(3) Case 3, Gwen: Host family is unable to tell homestay guest they need her to leave

This is a very valuable case for everyone to keep in mind. Gwen’s host family wants to end the homestay (which unfortunately was not set up with a mechanism for the homestay guest to leave). But they can’t communicate this directly. Instead they communicate this message in every other dimension they can—by locking Gwen out of the house, taking away the remote control from her air conditioner so she couldn’t use it in the summer, hiding her chopsticks, throwing her clothes behind a plant, etc. etc. One curious thing in this case is why the host family didn’t take the opportunity to end the homestay when they moved to a new house. The move could have created good excuses to end the homestay, and most host families would have given a reasonable excuse and done this. But Gwen’s family didn’t do this (which may have had something to do with their relationship with Gwen’s boss, who had asked for the homestay). Whatever the reason, both sides are stuck in a homestay that both want to get out of, and which is marked by escalating messages from the family, in every communication mode except direct speech, that they want Gwen to leave.

This is a very useful case to keep in mind, because it gives you a way to make sense of a scenario that might otherwise seem impossible to comprehend. In a society that often avoids direct communication—especially about problem situations—if the side that is the “host”—whether a homestay host, an employer, or a health practitioner, if the host can’t communicate directly that they want you to exit, they will communicate this through the way they treat you, your possessions and your environment. If you are ever in a situation where bad things are happening to you for unexplainable reasons, get out immediately! (This is what the messages are telling you to do!)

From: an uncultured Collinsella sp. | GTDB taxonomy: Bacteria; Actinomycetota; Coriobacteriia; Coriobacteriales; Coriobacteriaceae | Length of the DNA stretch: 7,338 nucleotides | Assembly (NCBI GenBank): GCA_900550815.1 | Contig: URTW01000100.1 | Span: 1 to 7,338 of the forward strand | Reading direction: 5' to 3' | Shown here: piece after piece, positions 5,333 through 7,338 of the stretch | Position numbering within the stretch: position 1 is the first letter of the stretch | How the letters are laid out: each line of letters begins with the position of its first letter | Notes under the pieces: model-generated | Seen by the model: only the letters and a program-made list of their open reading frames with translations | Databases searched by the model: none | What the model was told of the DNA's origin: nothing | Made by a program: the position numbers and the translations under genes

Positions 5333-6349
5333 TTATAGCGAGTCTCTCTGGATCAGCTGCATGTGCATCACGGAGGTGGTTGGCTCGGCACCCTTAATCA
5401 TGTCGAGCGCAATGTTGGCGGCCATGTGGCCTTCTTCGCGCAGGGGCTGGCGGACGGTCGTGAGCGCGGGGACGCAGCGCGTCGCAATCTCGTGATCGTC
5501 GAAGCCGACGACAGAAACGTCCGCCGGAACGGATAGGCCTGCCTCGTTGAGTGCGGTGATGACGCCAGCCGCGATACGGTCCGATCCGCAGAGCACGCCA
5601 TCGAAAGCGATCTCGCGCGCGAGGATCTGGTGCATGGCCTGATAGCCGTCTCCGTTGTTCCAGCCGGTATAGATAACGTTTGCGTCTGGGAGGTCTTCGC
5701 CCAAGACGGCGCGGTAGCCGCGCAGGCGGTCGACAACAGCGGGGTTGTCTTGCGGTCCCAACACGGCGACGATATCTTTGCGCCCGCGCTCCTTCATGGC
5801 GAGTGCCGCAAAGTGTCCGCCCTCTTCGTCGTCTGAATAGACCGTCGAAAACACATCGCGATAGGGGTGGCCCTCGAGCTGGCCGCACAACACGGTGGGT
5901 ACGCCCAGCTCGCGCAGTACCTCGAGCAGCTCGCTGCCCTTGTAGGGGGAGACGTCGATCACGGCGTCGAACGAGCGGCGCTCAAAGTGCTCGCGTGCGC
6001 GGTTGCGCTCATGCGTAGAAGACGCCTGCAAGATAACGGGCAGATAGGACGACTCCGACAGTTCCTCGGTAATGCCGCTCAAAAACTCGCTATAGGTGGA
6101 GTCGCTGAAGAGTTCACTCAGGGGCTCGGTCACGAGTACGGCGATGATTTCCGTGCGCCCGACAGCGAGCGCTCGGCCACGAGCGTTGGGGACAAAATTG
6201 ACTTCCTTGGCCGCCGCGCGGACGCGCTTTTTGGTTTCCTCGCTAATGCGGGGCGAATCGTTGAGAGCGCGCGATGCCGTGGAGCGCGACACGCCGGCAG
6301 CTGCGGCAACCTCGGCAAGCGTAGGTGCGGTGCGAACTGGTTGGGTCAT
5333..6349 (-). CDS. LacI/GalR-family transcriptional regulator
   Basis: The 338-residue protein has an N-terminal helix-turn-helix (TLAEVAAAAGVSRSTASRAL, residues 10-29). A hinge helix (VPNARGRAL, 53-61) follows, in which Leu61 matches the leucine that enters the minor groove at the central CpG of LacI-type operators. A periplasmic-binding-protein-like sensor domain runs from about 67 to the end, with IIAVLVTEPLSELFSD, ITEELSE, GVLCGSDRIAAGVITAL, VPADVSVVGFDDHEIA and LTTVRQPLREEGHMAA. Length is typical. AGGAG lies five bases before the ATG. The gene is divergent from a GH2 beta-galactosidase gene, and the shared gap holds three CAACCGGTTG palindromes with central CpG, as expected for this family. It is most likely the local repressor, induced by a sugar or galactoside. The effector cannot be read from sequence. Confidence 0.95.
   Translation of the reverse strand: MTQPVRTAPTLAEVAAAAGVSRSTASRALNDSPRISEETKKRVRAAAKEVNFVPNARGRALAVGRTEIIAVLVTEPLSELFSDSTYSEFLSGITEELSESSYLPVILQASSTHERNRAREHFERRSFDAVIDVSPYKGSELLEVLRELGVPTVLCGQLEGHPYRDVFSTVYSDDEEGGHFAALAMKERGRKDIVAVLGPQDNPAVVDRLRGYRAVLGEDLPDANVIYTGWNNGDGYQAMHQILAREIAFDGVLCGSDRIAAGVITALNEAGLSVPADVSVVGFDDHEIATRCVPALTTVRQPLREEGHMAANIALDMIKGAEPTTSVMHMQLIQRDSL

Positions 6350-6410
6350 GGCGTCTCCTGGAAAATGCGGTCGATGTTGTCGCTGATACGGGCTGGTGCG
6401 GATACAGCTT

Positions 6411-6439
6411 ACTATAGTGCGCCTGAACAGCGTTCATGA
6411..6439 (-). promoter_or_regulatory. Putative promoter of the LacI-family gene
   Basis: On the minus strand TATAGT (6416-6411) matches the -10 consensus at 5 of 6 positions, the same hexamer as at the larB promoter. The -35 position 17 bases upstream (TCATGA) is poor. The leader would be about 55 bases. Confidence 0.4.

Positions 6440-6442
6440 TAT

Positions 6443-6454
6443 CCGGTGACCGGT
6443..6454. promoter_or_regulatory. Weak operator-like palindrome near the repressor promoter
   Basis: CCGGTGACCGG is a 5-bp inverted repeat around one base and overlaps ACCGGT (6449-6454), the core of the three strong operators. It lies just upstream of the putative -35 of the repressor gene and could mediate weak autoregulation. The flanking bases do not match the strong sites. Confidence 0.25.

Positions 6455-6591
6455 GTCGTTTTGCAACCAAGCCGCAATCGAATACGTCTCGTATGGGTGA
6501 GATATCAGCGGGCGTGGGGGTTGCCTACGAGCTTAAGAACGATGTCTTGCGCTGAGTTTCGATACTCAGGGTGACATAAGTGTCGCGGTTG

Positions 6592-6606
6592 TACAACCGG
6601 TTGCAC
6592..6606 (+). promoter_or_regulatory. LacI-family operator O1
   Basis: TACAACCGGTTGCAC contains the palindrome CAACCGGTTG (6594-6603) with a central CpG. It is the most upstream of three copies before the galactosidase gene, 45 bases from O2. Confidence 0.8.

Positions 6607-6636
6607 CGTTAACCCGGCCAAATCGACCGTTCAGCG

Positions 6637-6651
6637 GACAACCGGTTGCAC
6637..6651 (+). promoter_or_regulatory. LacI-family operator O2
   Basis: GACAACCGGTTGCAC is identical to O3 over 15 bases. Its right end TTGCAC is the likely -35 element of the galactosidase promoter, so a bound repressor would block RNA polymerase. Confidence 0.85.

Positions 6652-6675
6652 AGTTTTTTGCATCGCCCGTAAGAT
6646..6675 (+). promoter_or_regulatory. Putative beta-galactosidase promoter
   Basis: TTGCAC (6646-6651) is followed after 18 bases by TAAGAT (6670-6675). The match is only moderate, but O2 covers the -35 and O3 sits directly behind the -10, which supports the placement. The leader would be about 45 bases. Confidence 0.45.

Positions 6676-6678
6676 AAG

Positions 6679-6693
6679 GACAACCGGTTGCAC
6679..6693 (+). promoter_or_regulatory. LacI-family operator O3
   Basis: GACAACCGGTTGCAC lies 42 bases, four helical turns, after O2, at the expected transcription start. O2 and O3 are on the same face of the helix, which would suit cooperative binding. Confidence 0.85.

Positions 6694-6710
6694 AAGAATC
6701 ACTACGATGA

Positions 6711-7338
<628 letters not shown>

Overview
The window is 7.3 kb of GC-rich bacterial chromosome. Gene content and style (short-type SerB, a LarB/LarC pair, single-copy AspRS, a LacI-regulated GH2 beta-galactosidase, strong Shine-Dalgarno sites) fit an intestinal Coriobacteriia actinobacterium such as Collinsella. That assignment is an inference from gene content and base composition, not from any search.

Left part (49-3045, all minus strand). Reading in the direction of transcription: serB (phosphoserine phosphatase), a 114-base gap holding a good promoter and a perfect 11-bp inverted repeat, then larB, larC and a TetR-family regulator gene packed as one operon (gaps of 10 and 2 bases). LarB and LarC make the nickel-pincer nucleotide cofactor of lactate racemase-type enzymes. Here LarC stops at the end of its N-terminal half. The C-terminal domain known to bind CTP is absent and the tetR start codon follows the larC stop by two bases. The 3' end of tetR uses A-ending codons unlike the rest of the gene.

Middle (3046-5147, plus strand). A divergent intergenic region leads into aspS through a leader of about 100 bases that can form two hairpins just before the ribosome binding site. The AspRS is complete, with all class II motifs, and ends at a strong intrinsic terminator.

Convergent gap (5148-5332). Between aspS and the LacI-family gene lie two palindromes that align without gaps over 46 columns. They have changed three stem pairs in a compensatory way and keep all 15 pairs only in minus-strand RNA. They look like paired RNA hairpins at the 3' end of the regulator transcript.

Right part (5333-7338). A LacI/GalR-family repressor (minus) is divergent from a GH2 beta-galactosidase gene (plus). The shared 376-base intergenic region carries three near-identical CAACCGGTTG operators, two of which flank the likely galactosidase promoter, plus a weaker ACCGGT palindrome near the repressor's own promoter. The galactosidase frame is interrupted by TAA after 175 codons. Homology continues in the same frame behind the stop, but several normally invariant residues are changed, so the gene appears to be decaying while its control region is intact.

Jeremy: I Can't Help Breaking the Rules (male, US)

Jeremy came on a homestay with the Uemoto family for six months, during his senior year in high school. He had already had one summer homestay in Japan which had worked out very well. But this time, when he was introduced to the family, he feared that things were not going to work as well. His host father greeted him in English and he soon realized that all the members of the family except the mother spoke very good English, since they had lived for five years in the U.S. They talked to him only in English, but Jeremy had specifically requested a homestay for the purpose of learning Japanese. However, he resolved to ask them to speak Japanese to him.

The first thing the family did upon his arrival was to give Jeremy a long list of 50 “rules of the house” that he was supposed to obey. Jeremy resolved to do his best, but he was not used to this many restrictions. It was also very clear that the room he was staying in was the younger brother’s room, because it still contained his toys and other things.